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J Hepatol. 2010 Dec;53(6):1117-22. doi: 10.1016/j.jhep.2010.05.030. Epub 2010 Aug 1.

Enteral nutrition with or without N-acetylcysteine in the treatment of severe acute alcoholic hepatitis: a randomized multicenter controlled trial.

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Department of Gastroenterology, Hepatopancreatology and Digestive Oncology, Erasme Hospital, Université Libre de Bruxelles, Brussels, Belgium.



Severe acute alcoholic hepatitis is associated with a high mortality rate. Oxidative stress is involved in the pathogenesis of acute alcoholic hepatitis. Previous findings had also suggested that enteral nutritional support might increase survival in patients with severe acute alcoholic hepatitis. Therefore, the aim of the present study was to evaluate the efficacy of N-acetylcysteine in combination with adequate nutritional support in patients with severe acute alcoholic hepatitis.


Patients with biopsy-proven acute alcoholic hepatitis and mDF ≥32 were randomized to receive N-acetylcysteine intravenously or a placebo perfusion along with adequate nutritional support for 14 days. The primary endpoint was 6-month survival; secondary endpoints were biological parameter evolution and infection rate.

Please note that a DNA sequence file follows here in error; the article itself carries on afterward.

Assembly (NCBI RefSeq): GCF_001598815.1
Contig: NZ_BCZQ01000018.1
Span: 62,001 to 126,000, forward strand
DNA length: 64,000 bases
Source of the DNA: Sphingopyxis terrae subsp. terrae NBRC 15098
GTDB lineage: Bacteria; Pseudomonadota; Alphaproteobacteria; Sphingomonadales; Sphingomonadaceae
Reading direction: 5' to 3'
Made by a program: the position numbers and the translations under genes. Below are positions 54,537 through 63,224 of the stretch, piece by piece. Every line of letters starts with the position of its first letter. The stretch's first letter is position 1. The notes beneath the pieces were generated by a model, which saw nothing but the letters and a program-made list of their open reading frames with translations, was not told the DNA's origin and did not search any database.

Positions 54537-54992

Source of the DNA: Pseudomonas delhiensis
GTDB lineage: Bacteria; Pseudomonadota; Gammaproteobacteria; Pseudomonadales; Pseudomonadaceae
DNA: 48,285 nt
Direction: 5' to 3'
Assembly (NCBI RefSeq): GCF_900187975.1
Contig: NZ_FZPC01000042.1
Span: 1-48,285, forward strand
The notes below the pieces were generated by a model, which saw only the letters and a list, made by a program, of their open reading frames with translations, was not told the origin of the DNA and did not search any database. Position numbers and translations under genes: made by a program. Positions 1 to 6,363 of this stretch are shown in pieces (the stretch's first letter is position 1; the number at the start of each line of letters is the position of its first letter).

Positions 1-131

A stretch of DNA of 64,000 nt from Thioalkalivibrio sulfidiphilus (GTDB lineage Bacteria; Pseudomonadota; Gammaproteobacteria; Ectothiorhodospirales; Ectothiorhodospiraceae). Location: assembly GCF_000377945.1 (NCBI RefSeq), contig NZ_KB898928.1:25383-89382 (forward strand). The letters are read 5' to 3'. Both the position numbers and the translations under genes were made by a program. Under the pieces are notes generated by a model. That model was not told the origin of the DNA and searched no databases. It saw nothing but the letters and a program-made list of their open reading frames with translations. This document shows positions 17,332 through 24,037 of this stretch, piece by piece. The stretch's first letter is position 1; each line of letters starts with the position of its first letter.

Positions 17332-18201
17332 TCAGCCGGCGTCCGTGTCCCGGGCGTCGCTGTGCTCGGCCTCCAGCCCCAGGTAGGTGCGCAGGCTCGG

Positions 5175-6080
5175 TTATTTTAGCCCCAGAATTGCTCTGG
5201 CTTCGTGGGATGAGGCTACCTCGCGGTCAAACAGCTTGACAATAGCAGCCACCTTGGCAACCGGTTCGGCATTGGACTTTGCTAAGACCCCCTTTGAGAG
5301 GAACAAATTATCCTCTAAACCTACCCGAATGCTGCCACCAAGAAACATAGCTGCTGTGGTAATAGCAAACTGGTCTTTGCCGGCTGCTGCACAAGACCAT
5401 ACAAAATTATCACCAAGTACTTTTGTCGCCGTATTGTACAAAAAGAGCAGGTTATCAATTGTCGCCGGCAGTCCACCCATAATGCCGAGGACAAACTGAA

Fifty-two patients were randomized in the study (28 into the N-acetylcysteine arm, 24 into the control arm), and among them, five were excluded from the analysis for protocol violation. The two groups did not differ in baseline characteristics. Survival rates at 1 and 6 months in N-acetylcysteine and control groups were 70.2 vs. 83.8% (p=0.26) and 62.4 vs. 67.1% (p=0.60), respectively. Early biological changes, documented infection rate at 1 month, and incidence of hepatorenal syndrome did not differ between the two groups.


In this study, high doses of intravenous N-acetylcysteine therapy for 14 days conferred neither survival benefits nor early biological improvement in severe acute alcoholic hepatitis patients with adequate nutritional support. However, these results must be viewed with caution, since the study suffered from a lack of power.

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